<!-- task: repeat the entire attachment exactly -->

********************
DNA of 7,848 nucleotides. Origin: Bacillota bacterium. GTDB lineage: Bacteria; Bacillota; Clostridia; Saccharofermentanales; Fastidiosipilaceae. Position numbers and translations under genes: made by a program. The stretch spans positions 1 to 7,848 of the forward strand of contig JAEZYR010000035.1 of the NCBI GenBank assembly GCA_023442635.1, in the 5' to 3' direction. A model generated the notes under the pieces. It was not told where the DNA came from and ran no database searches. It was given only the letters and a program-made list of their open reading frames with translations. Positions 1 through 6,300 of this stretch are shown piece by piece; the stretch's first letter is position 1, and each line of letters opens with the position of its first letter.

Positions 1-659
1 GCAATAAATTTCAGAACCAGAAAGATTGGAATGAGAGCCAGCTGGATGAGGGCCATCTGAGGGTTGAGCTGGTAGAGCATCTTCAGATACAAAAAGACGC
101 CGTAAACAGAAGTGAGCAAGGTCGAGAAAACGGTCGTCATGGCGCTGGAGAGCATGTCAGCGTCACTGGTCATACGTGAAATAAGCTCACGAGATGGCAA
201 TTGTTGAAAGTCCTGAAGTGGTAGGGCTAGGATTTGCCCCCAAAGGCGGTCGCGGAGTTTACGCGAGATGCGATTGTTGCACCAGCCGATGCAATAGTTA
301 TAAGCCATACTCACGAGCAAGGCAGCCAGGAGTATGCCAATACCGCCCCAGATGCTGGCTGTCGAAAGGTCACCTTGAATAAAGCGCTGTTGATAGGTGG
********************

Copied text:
DNA of 7,848 nucleotides. Origin: Bacillota bacterium. GTDB lineage: Bacteria; Bacillota; Clostridia; Saccharofermentanales; Fastidiosipilaceae. Position numbers and translations under genes: made by a program. The stretch spans positions 1 to 7,848 of the forward strand of contig JAEZYR010000035.1 of the NCBI GenBank assembly GCA_023442635.1, in the 5' to 3' direction. A model generated the notes under the pieces. It was not told where the DNA came from and ran no database searches. It was given only the letters and a program-made list of their open reading frames with translations. Positions 1 through 6,300 of this stretch are shown piece by piece; the stretch's first letter is position 1, and each line of letters opens with the position of its first letter.

Positions 1-659
1 GCAATAAATTTCAGAACCAGAAAGATTGGAATGAGAGCCAGCTGGATGAGGGCCATCTGAGGGTTGAGCTGGTAGAGCATCTTCAGATACAAAAAGACGC
101 CGTAAACAGAAGTGAGCAAGGTCGAGAAAACGGTCGTCATGGCGCTGGAGAGCATGTCAGCGTCACTGGTCATACGTGAAATAAGCTCACGAGATGGCAA
201 TTGTTGAAAGTCCTGAAGTGGTAGGGCTAGGATTTGCCCCCAAAGGCGGTCGCGGAGTTTACGCGAGATGCGATTGTTGCACCAGCCGATGCAATAGTTA
301 TAAGCCATACTCACGAGCAAGGCAGCCAGGAGTATGCCAATACCGCCCCAGATGCTGGCTGTCGAAAGGTCACCTTGAATAAAGCGCTGTTGATAGGTGG